ANTANANARIVO, May 8, 2018—At 7 a.m. sharp, Noro Miangola Razanamiandrisoa opens her office and gets ready for her day. Noro is a customs inspector at the port of Toamasina, the largest port in Madagascar, which handles 75% of the country’s freight operations. She is one of 10 customs inspectors working under a performance contract, an approach introduced by the Customs Department in 2016. The aim is to increase customs revenues, which already account for 44% of the country’s tax revenues. In May 2017, Noro was named the best-performing inspector of the year.
A feeling of contributing to her country’s recovery
“I took it as a personal and professional challenge. With the performance contract, I became more conscientious, more meticulous, and more attentive. Even though it’s very demanding—I arrive at my office at 7 a.m. and do not leave until 8 p.m., for example, and I often skip lunch—I decided to renew my contract because I find it very motivating to be able to tell myself that I am contributing to the overall effort to increase the country’s revenues,” she says.
Introduced after several months of consultations between customs inspectors and customs management, the performance contracts aim to improve inspectors’ individual efficiency in their daily work by setting clear objectives and measuring the results achieved. They also provide for incentives, sanctions, and rewards. The contract includes seven objectives, including speeding up customs clearance times, strengthening controls, and improving fraud detection.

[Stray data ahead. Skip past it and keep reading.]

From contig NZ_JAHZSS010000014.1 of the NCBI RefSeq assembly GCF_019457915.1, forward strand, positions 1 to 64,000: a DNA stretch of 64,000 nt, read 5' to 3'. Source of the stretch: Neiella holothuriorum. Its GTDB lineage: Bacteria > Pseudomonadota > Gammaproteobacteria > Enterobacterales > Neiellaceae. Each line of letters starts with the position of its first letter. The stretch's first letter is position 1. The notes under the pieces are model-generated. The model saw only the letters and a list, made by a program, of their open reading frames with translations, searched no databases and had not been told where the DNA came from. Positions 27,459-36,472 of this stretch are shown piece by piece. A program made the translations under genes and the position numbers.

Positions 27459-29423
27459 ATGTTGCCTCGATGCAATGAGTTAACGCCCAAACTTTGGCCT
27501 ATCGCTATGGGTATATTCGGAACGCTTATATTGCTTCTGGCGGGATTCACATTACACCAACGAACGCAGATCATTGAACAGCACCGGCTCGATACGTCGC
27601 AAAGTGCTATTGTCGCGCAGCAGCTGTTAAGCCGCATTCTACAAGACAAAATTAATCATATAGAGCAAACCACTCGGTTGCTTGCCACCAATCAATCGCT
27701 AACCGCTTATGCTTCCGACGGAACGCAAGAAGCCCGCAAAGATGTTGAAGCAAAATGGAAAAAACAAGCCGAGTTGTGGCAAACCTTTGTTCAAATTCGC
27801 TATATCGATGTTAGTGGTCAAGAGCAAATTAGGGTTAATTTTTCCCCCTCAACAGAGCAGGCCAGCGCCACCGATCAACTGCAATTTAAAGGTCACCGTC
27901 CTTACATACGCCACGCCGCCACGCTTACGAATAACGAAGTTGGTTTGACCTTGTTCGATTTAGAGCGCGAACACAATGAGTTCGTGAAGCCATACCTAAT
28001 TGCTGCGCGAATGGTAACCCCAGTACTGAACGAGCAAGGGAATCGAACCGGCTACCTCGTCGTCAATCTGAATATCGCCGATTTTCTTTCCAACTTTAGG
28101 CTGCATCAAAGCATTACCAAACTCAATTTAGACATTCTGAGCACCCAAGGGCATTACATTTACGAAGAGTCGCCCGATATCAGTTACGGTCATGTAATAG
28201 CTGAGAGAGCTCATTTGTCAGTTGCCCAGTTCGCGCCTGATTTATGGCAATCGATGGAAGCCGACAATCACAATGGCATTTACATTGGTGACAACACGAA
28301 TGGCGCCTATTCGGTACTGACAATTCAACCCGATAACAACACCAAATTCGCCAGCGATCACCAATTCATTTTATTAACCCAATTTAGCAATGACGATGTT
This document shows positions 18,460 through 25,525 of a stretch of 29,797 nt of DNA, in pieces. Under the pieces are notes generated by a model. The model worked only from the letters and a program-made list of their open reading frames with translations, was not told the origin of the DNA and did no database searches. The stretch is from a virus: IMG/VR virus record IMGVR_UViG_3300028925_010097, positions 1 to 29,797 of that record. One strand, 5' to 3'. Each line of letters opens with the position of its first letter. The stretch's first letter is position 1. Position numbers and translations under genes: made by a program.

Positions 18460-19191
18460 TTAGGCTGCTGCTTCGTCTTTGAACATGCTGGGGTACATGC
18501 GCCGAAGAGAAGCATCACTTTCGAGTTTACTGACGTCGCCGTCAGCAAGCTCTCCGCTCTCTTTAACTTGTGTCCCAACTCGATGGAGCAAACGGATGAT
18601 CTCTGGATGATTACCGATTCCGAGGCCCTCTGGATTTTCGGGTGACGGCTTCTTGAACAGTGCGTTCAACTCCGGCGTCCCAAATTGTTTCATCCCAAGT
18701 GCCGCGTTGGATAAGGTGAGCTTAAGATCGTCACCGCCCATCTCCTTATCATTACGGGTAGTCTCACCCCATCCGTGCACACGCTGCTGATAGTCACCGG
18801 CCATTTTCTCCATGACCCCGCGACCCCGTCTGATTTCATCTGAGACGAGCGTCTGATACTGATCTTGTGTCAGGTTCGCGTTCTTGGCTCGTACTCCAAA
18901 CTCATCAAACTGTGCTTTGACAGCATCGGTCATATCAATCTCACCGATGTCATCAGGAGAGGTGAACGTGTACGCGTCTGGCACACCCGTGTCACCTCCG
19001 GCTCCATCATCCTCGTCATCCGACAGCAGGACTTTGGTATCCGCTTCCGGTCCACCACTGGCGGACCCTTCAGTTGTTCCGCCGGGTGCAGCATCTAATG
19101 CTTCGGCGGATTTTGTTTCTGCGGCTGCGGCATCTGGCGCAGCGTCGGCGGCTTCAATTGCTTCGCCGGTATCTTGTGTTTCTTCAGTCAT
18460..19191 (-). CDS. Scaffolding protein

“Since 2013, joint analysis of mirror statistics by the customs administration and the World Bank has enabled us to see the amount of tax revenue the administration was losing, while also improving risk analysis. The losses were in the neighborhood of 30%, an alarming figure that prompted us to take a closer look at the human resources dimension in the Customs Department,” explains Eric Narivony Rabenja, Director of Customs.
Results already being felt
In 2015, after identifying the reasons for the revenue loss, the Government decided to step up customs reforms with a view to boosting revenue and fighting fraud. The reforms have two priority objectives: expediting customs clearance procedures and improving human resources management. The port of Toamasina, which alone accounts for three-quarters of the country’s customs revenues, was chosen as a pilot site.
The introduction of performance contracts, the reduction of clearance times, and other elements of the reform have already yielded encouraging results. In the space of two years, from 2015 to 2017, the customs revenue collected at the port of Toamasina rose by almost half, a gain of more than 400 billion